Sarbanes-Oxley, friend or foe

The Sarbanes-Oxley Act of 2002 was supposed to prevent scandals like those that brought down Tyco, Enron and WorldCom.

According to a 2008 Securities and Exchange Commission survey of officers at publicly traded firms, Sarbanes-Oxley cost the average company $2.3 million a year in direct compliance costs (staff time, documentation and external audits), compared with supporters’ estimates of $91,000 in annual costs.

The same survey found that only 20 percent of respondents believed the benefits outweigh the costs. That result echoes a 2008 report from the Association of Certified Fraud Examiners that found firms with the new controls “experienced greater fraudulent financial statement manipulations than organizations lacking these controls.”

Was it ever clear how more accounting and reporting regulations were supposed to squelch fraud?

Is Sarbanes-Oxley a case study in hysterical legislating, which always produces more harm than good?

A group of finance and accounting professionals have a better idea.  Their company,, offers an innovative solution: full disclosure.  Investment professionals gain confidence and trust in U.S. publicly traded companies.  Publicly traded companies gain investor and public acceptance of their ethics and corporate governance programs, as well as extended visibility into customers, suppliers and competitors to assess business risks and qualify business opportunities.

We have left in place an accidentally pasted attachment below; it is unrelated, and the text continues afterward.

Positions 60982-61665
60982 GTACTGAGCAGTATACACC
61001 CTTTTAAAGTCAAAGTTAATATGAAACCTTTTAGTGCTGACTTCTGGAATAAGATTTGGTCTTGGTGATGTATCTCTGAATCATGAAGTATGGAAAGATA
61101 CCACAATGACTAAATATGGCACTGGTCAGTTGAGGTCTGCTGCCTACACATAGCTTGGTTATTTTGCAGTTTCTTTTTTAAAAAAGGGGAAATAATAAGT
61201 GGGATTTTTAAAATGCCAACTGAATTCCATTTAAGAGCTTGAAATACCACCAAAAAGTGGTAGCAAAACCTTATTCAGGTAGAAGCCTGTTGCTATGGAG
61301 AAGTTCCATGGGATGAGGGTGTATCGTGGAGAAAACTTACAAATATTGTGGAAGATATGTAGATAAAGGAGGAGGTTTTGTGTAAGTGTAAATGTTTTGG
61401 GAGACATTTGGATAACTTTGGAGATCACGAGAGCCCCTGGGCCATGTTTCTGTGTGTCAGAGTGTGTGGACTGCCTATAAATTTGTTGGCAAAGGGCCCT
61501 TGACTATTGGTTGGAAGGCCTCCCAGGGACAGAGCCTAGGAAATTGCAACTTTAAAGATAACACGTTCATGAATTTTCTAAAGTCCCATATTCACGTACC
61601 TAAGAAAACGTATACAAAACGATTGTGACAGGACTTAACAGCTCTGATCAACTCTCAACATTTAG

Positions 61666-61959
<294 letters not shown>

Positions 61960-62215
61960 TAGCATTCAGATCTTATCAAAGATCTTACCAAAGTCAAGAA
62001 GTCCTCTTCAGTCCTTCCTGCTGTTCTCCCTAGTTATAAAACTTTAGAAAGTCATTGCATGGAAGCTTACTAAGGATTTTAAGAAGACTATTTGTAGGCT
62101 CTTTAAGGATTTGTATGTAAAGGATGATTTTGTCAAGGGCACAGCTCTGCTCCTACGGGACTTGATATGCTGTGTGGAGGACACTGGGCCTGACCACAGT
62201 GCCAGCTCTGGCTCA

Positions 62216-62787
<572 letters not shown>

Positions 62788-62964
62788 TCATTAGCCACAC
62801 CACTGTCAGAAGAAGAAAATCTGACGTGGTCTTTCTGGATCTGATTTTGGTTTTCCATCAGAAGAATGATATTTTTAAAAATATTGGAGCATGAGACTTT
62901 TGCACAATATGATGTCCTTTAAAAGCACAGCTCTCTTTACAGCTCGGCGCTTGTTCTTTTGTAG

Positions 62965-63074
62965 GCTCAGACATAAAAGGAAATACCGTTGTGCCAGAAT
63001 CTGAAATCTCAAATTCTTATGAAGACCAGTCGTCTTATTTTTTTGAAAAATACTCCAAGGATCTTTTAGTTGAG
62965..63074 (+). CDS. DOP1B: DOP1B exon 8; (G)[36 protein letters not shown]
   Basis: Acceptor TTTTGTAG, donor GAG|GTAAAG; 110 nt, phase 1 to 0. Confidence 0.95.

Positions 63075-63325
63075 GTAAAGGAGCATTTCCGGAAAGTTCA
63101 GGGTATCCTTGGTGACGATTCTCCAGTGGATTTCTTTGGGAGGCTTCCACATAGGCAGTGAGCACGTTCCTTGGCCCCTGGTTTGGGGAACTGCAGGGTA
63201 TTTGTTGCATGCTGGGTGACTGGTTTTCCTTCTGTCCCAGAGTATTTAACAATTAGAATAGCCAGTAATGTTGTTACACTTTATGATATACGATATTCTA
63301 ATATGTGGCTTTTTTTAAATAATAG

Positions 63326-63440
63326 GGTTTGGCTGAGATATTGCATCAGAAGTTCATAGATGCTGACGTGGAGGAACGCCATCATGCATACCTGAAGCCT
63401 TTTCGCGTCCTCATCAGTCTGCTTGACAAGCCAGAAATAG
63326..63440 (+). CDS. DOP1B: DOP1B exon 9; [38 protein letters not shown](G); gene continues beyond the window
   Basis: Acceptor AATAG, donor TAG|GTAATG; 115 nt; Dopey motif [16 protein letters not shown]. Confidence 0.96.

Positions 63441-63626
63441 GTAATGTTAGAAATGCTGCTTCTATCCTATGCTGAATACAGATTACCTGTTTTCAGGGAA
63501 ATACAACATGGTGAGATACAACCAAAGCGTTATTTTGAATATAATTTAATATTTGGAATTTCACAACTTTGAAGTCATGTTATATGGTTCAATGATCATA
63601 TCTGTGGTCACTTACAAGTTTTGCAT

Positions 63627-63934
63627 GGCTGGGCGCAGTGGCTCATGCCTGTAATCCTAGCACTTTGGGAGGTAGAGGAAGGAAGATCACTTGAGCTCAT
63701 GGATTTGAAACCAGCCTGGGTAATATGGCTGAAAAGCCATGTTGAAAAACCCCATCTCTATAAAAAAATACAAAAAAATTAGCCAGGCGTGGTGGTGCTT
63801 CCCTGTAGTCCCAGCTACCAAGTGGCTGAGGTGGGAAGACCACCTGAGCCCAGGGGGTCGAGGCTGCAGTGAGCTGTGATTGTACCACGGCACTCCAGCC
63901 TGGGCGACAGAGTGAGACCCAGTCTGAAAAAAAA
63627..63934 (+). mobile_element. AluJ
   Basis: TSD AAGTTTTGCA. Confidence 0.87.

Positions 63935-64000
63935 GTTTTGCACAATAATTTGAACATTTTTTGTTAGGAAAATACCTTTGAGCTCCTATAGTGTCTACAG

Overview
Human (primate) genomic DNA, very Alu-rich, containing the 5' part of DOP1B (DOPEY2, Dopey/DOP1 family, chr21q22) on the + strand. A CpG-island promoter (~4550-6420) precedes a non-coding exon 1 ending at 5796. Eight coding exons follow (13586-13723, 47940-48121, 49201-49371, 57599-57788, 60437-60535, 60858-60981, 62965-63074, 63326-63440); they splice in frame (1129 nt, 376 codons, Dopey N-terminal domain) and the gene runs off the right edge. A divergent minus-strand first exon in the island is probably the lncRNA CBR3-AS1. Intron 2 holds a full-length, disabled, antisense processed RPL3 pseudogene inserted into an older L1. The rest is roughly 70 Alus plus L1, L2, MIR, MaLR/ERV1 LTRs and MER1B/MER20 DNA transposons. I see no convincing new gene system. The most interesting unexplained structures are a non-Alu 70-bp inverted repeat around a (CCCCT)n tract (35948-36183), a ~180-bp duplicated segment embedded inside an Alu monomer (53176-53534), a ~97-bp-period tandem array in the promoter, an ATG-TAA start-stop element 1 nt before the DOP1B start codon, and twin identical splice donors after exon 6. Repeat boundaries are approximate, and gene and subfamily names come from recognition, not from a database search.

To avoid being blind-sided by fraud and misconduct, gives officers and directors of public companies extended visibility into the company and its management team.

At the fraction of the cost of hiring a college graduate, CFO’s of U.S. publicly traded companies can measure their ROI from using in multiples, realizing savings in such areas as insurance, litigation/indictment avoidance, and public relations, to name a few, as well as increased share value.

Who needs more federal regulations anyway?


About zethics
CEO and founder of zEthics, Inc. Thirty years of experience with finance and accounting background in public private sectors.

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